Spring brings a variety of activities and a non stop schedule. Keep up your strength by eating healthy meals and snacks while you're on the go.You'll feel better and ready for whatever comes your way.

Thursday, April 16, 2015

Healthy Picnics

Yesterday's Times Food section  about sandwiches brought on ideas about picnics. The weather is perfect for a healthy meal outdoors whether at the park or the beach . Pack your basket with tasty but good for you sandwiches, snacks and drinks.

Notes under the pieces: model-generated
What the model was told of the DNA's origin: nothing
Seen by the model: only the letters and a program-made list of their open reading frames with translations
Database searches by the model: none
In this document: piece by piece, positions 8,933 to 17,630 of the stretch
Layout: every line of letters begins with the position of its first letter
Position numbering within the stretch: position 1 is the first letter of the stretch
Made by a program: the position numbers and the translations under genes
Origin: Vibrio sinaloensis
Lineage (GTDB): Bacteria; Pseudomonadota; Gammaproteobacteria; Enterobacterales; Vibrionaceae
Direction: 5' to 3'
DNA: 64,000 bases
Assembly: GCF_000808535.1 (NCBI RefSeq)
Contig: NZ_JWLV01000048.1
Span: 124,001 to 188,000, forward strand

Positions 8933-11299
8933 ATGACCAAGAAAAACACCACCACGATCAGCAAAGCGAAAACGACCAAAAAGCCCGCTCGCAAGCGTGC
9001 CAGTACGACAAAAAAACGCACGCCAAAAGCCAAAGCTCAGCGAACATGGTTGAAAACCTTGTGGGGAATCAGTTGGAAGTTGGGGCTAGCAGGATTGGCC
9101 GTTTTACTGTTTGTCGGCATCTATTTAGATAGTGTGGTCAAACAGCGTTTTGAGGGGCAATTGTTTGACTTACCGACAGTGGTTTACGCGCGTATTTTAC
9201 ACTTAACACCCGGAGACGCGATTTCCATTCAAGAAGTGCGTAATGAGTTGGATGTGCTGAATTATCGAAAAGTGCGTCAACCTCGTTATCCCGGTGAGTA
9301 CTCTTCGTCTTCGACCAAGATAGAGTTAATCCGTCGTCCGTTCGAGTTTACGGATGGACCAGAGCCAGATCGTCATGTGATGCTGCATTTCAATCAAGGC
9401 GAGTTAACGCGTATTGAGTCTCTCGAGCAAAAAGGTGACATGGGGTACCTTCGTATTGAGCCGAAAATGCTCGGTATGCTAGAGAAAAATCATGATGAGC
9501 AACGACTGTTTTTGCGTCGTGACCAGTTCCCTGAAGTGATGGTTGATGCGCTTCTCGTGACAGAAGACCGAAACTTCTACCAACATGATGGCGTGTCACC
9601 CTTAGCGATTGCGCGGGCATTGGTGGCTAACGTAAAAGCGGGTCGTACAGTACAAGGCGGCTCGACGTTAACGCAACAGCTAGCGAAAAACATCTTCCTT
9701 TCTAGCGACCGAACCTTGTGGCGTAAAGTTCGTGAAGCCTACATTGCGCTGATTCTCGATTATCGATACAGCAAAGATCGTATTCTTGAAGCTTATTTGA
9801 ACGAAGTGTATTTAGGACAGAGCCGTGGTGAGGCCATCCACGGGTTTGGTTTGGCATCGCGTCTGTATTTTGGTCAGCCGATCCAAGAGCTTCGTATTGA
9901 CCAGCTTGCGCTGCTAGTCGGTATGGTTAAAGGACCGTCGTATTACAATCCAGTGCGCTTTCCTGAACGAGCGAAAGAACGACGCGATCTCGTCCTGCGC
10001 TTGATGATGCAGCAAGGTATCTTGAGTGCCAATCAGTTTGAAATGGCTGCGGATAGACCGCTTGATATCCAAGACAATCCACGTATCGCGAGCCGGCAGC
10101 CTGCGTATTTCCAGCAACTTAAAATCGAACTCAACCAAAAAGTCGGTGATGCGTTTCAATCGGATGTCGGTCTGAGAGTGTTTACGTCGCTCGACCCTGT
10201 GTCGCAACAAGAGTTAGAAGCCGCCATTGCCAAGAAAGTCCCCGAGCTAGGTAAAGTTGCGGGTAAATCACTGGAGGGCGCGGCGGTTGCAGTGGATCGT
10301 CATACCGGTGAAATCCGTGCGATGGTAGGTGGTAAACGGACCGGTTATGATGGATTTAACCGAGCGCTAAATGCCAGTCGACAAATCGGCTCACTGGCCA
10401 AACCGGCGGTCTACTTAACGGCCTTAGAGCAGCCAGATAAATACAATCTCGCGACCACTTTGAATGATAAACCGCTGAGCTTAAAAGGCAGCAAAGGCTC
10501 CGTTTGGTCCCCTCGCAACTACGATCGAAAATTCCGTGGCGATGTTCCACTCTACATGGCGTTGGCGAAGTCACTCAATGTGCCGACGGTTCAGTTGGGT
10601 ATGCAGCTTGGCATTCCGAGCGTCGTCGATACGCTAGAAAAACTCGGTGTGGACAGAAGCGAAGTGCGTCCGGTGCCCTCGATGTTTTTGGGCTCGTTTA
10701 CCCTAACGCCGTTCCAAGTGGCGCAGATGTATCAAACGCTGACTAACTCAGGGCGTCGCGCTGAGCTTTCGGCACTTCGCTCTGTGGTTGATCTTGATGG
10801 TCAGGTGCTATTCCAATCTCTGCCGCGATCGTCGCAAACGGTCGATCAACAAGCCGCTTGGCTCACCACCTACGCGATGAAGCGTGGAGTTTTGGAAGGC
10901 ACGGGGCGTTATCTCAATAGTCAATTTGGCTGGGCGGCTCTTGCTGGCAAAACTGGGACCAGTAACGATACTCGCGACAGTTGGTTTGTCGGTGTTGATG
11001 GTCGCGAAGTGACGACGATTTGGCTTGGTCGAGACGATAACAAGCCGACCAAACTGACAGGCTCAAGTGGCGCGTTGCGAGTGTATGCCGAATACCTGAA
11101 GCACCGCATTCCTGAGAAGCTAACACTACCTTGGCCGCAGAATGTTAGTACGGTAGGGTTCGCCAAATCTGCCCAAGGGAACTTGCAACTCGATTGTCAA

The sandwich is the main star of any picnic meal. Think healthy with meat from leftover roasts. Cold cuts can be good however try to get those that have less nitrates and fats in them. Although with leftover chicken and turkey , you can pack the wings and legs, if there any left over.Leftover ham, chicken and roast beef can also be devilled simply by adding chunks of leftover roasts to a food processor along with a teaspoon or two of water.This creates a nice paste that can be mixed with low calorie mayo or even olive oil for a spread. Veggie sandwiches are always good. Go Provencale by adding some sliced tomatoes on a whole wheat baguette. The Food Sandwich issue suggests not keeping the tomatoes in the fridge. This will make their flesh mushy. They should have a nice firmness and a chewy sort of meatiness to it . For the Southern French style, you can drizzle some olive oil on the bread along with some sprinklings of oregano and rosemary. For a Nicoise  use tuna, preferably tonno in olio, tuna packed in olive oil. This is both good for you and a luxury. Peeled and  sliced hard boiled eggs add another silken touch of lux,. If you have the time you can make either broccoli or mushroom pate. These are somewhat labor intensive spreads however they are yummy and delicious on artisanal rolls.